It’s not just that they don’t break down easily. PFASs have another unique ability to leach through soils relatively easily and as such are quite mobile.
Says Dr Kookana: “The key factor in determining the risk of PFAS from a contaminated soil is whether the chemical will leach out of the soil, and how they will move through soil profile to groundwater and what factors determine their leaching.”
Dr Karl Bowles, Senior Scientist in the Environment Protection Science Branch of the New South Wales Office of Environment & Heritage points out that the major difference between PFASs and other chemicals lies in their routes into the environment.
“Regular firefighting training has unfortunately seen PFAS getting into the environment at sites around Australia and the world.”
The movement of PFASs in the environment also presents a challenging contamination problem.
“With other chemicals we’ve got a much better idea how they react with soils and sediments, and how they travel through groundwater,” he says.
“These PFASs have got unique chemical properties, so the normal rules we apply don’t work.
“They are more mobile in the environment than most other problem chemicals we deal with. So the areas impacted are greater. It’s the scale of the thing,” says Dr Bowles.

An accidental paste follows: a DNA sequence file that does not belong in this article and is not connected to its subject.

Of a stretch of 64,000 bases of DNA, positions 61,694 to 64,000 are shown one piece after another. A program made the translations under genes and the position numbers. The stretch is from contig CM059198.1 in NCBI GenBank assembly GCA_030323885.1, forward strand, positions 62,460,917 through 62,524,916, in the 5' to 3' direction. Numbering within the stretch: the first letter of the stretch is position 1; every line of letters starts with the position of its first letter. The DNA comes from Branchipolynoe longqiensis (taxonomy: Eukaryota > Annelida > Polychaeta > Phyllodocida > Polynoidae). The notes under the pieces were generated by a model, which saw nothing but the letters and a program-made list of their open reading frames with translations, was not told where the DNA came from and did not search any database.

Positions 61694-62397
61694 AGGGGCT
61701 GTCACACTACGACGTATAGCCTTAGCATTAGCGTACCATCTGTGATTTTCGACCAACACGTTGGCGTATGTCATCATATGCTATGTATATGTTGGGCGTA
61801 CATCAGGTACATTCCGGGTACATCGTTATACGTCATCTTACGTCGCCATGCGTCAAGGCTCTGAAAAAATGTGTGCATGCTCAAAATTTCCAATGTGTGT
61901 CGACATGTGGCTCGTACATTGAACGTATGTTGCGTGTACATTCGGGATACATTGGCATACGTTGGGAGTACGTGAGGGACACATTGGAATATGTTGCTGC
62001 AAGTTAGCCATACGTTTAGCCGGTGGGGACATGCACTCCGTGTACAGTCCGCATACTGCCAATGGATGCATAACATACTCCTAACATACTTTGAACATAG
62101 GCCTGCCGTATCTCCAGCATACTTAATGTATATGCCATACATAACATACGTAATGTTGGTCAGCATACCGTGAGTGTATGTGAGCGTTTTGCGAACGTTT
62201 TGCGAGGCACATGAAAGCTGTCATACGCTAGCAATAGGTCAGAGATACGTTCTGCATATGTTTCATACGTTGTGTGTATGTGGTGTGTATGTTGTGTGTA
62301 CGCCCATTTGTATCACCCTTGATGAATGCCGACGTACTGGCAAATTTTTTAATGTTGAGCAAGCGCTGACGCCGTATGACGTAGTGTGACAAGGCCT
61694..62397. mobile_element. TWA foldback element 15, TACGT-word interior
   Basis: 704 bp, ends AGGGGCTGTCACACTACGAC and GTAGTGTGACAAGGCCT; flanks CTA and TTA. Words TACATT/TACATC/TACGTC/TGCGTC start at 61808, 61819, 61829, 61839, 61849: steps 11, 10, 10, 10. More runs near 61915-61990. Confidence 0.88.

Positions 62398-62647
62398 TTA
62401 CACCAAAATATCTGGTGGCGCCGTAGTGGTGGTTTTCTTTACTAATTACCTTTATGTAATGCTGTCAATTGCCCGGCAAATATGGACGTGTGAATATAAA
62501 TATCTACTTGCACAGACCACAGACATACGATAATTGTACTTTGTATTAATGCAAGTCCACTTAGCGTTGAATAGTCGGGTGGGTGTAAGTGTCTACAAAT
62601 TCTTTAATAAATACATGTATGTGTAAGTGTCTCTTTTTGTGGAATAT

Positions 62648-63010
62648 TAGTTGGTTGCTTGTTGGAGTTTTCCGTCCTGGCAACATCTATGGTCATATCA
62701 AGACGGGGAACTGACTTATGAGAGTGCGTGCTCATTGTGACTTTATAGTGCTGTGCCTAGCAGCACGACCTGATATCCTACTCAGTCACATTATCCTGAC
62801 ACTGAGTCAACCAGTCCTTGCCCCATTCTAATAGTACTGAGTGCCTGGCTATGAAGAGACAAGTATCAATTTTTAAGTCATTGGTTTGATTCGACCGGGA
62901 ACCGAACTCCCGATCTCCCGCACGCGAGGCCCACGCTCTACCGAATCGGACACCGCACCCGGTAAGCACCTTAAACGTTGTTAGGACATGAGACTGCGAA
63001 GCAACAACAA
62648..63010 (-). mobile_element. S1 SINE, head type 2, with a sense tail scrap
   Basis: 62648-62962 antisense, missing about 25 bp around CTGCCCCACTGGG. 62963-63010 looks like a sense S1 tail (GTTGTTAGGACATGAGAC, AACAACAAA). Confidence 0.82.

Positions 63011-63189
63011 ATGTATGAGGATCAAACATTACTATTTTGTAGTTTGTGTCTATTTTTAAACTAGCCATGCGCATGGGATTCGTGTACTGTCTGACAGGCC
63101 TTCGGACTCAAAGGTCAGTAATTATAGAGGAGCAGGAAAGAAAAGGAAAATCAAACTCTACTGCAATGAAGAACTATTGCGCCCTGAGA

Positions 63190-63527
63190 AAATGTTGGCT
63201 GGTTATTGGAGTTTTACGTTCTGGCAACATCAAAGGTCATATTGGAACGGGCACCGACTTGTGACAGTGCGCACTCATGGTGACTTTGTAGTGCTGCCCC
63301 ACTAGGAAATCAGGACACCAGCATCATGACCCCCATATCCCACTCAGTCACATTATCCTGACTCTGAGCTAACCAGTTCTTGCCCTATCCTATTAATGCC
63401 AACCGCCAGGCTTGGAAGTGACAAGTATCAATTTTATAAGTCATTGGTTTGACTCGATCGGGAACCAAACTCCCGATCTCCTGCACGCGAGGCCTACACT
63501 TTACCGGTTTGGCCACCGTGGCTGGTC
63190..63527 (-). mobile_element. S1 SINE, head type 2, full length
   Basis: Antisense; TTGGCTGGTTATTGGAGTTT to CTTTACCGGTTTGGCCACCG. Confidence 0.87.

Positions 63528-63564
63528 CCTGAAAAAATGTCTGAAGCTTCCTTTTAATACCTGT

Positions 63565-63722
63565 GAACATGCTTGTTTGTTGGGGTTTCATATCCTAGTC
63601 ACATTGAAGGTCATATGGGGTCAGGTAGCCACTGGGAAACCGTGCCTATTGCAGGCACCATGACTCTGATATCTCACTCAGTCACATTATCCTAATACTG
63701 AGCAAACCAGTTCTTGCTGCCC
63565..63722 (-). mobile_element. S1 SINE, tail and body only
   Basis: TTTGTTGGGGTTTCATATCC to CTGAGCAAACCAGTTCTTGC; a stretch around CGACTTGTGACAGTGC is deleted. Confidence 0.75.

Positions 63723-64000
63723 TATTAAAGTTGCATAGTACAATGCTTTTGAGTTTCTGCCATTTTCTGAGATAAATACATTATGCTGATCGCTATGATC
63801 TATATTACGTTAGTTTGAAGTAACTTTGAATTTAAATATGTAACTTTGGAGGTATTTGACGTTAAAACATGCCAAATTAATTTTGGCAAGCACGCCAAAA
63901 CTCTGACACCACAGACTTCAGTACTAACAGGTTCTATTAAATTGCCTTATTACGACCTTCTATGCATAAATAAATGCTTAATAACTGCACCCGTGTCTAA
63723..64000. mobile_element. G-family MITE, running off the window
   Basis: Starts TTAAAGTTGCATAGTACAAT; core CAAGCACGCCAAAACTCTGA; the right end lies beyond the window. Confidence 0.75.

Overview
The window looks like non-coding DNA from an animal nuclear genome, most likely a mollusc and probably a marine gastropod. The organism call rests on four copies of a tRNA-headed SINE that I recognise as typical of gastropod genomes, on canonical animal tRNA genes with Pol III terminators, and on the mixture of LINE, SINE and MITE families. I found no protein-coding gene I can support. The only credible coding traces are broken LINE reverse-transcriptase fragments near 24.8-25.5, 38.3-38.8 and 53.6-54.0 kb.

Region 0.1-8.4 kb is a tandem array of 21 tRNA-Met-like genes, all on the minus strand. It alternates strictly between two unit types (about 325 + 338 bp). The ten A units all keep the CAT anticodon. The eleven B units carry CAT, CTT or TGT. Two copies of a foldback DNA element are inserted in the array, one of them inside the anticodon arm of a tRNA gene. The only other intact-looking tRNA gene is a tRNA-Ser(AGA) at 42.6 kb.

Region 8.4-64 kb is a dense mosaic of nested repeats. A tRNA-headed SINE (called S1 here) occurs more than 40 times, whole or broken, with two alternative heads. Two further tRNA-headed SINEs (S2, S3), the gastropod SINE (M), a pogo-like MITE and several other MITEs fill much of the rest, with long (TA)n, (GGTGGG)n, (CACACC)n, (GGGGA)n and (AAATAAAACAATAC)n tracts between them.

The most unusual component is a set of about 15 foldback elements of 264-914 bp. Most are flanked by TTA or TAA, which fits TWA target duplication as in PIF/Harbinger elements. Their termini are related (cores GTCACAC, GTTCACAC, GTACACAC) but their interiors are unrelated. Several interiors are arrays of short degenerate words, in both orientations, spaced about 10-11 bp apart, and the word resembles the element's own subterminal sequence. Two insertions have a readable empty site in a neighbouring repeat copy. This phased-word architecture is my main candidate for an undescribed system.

A quick news search shows how widespread is concern of PFAS contamination worldwide, and the proliferation of research effort focused on better understanding and addressing the problem.
“We wanted to take stock of all the studies – let’s take all public data and scrutinise that data. We generated 185 data sets,” says Ms Danielle Oliver, the co-author of the research.
According to the paper: The objective was to (i) collate all available peer-reviewed data on sorption and associated soil/sediment properties, (ii) critically evaluate the quality of the data and choose the best available data for further analyses, and (iii) to establish the role of single and combinations of physico-chemical properties of soils and sediments in determining the sorption behaviour of PFASs.
Current research indicates that PFASs behave differently in different soils, and some soils are more conducive to leaching than others.
“This review highlighted that at least OC (organic carbon), pH and clay content are properties having significant effect on sorption. There is a clear need for more data and studies with thorough characterisation of soils or sediments to better understand their role in PFASs sorption. Current assessments based on OC alone are likely to be erroneous,” the paper says.
Dr Glen Walker, Team Leader of Existing Industrial Chemicals in the Australian Government Department of the Environment and Energy, says the paper highlights a key misunderstanding in the current approach to modelling the environmental fate of this group of chemicals.
“Traditional organic chemical contaminants are reasonably well modelled by considering the interaction of the chemical with the soil OC content. With these models you can predict the way the contaminant will behave in soil including its mobility and its bioavailability for uptake by plants and animals. What this study shows is that traditional approach will need to be modified for PFASs.